Five years since Katrina, recovery still underway

By September 1, 2010

USA (MNN) — Five years ago, on August 29, 2005, Hurricane
Katrina pummeled the U.S. Gulf coast from Florida to Texas, breaching levees in New
Orleans and taking almost 2000 lives.

Causing an estimated $81 billion (2005 USD) in damage, Katrina
was the sixth-strongest recorded Atlantic hurricane, according to the National
Hurricane Center.

Before the storm even struck, as it gained force in the Gulf
of Mexico, the North American Mission Board assembled team and readied
themselves to aid in relief.

NAMB's Mickey Caison explained their response after the
storm hit: "For the next sixth months, we were heavily involved in
responding in the disaster response capacity: almost 200,000 volunteer days,
more than 500 mobile units, 15 million meals prepared, and somewhere around
18,000 homes we actually worked on."

In addition to physical relief, NAMB sent chaplains to
partner with local churches and ministries, as they administered spiritual and
emotional counseling.

Even after those months, they continued to help with
reconstruction and have had teams there up until recently, as they now readjust
their efforts and plan on empowering residence to continue the work.

Thus, even five years later, recovery is far from complete.
Caison said: "There's still a great many needs: a number of churches
closed, a number of schools and businesses closed. Those have not rebuilt
because the population is not there to support it at this point… The
spiritual needs are still there; great needs of the love and support that comes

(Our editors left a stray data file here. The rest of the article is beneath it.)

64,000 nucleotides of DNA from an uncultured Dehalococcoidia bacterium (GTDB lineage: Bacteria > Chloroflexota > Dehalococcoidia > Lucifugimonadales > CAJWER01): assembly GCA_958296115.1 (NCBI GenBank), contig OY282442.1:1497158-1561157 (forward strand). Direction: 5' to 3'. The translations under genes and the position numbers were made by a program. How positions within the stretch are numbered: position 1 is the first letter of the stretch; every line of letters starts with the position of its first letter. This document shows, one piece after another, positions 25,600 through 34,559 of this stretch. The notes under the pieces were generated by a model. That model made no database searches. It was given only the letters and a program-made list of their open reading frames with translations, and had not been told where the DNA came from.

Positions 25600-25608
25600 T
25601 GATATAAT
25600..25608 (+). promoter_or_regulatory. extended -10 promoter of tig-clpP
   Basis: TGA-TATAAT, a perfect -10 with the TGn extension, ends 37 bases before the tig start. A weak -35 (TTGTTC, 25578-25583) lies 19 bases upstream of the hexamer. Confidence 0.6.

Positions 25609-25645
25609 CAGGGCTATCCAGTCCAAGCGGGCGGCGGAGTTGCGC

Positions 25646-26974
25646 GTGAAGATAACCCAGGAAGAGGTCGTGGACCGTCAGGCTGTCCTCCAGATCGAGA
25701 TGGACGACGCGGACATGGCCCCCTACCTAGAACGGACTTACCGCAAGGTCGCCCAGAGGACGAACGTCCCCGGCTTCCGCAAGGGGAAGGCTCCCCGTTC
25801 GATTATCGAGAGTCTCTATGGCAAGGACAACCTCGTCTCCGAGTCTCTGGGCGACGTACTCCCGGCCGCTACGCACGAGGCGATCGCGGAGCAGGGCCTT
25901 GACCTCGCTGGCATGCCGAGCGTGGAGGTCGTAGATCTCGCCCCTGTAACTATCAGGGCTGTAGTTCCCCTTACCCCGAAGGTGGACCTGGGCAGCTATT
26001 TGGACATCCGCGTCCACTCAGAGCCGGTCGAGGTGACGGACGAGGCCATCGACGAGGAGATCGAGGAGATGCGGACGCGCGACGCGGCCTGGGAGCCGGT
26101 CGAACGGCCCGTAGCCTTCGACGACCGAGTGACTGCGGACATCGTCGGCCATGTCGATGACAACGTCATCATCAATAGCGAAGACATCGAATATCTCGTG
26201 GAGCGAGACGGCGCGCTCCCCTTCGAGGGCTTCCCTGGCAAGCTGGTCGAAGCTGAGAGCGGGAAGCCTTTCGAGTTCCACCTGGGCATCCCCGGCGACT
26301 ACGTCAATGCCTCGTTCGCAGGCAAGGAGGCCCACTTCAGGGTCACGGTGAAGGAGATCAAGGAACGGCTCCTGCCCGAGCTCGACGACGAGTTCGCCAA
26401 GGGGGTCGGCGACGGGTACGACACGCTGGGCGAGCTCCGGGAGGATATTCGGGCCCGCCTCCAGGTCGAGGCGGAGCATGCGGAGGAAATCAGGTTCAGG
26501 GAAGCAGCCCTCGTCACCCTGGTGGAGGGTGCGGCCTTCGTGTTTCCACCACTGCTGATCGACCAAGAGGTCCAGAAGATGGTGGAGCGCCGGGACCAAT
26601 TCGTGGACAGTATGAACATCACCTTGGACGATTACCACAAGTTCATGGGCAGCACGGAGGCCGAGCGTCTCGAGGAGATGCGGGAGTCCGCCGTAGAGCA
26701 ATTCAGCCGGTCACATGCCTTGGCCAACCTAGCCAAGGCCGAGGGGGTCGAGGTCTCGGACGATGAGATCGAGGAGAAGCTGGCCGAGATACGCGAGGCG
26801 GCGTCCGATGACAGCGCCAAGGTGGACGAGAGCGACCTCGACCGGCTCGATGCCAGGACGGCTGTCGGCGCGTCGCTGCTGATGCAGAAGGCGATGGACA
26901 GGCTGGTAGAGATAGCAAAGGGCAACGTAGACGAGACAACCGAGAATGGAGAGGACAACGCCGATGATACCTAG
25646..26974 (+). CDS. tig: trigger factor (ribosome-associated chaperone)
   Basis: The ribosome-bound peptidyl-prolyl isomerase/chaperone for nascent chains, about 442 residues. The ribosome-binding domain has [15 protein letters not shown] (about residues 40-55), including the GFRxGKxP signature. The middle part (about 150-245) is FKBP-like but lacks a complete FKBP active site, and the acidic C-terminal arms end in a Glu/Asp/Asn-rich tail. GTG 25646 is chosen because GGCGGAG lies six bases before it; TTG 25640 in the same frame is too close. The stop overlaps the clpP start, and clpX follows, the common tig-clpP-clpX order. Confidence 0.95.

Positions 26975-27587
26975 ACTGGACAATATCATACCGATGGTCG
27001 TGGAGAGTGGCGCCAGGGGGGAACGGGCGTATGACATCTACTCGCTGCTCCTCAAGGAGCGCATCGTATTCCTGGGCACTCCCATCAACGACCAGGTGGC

out of the Gospel."

Though tremendous strides have been made in physical
recovery and many trusted in Christ after their world was turned upside down, anniversaries
and the threat of other hurricanes once again destroying homes and
livelihoods racks the nerves.

Especially in light of the recent oil spill in the Gulf of Mexico, many
emotional wounds have been reopened, reminding victims of "the
pain that came in Katrina, when people lost business or lost homes, things like
that. There is a high emotional stress that is going on down in that
area."

Therefore, the Gulf coast still has a long road of recovery
ahead of them.

Caison said, because of this, believers need to continue to
diligently pray: "The need for prayer is always. Especially as believers,
we do not want that to be our last resort. That needs to be our starting
place."

Pray for continued healing in the lives of those affected by
Hurricane Katrina. Pray that even in the midst of the uncertainty the oil
spill and hurricane season produced, individuals will lean on God and entrust
their futures to Him.

Call NAMB at 1 (800)634-2462 if you would like to donate
your resources or time to their continued assistance in Louisiana and
Mississippi. Or you can visit their Web site at namb.net.

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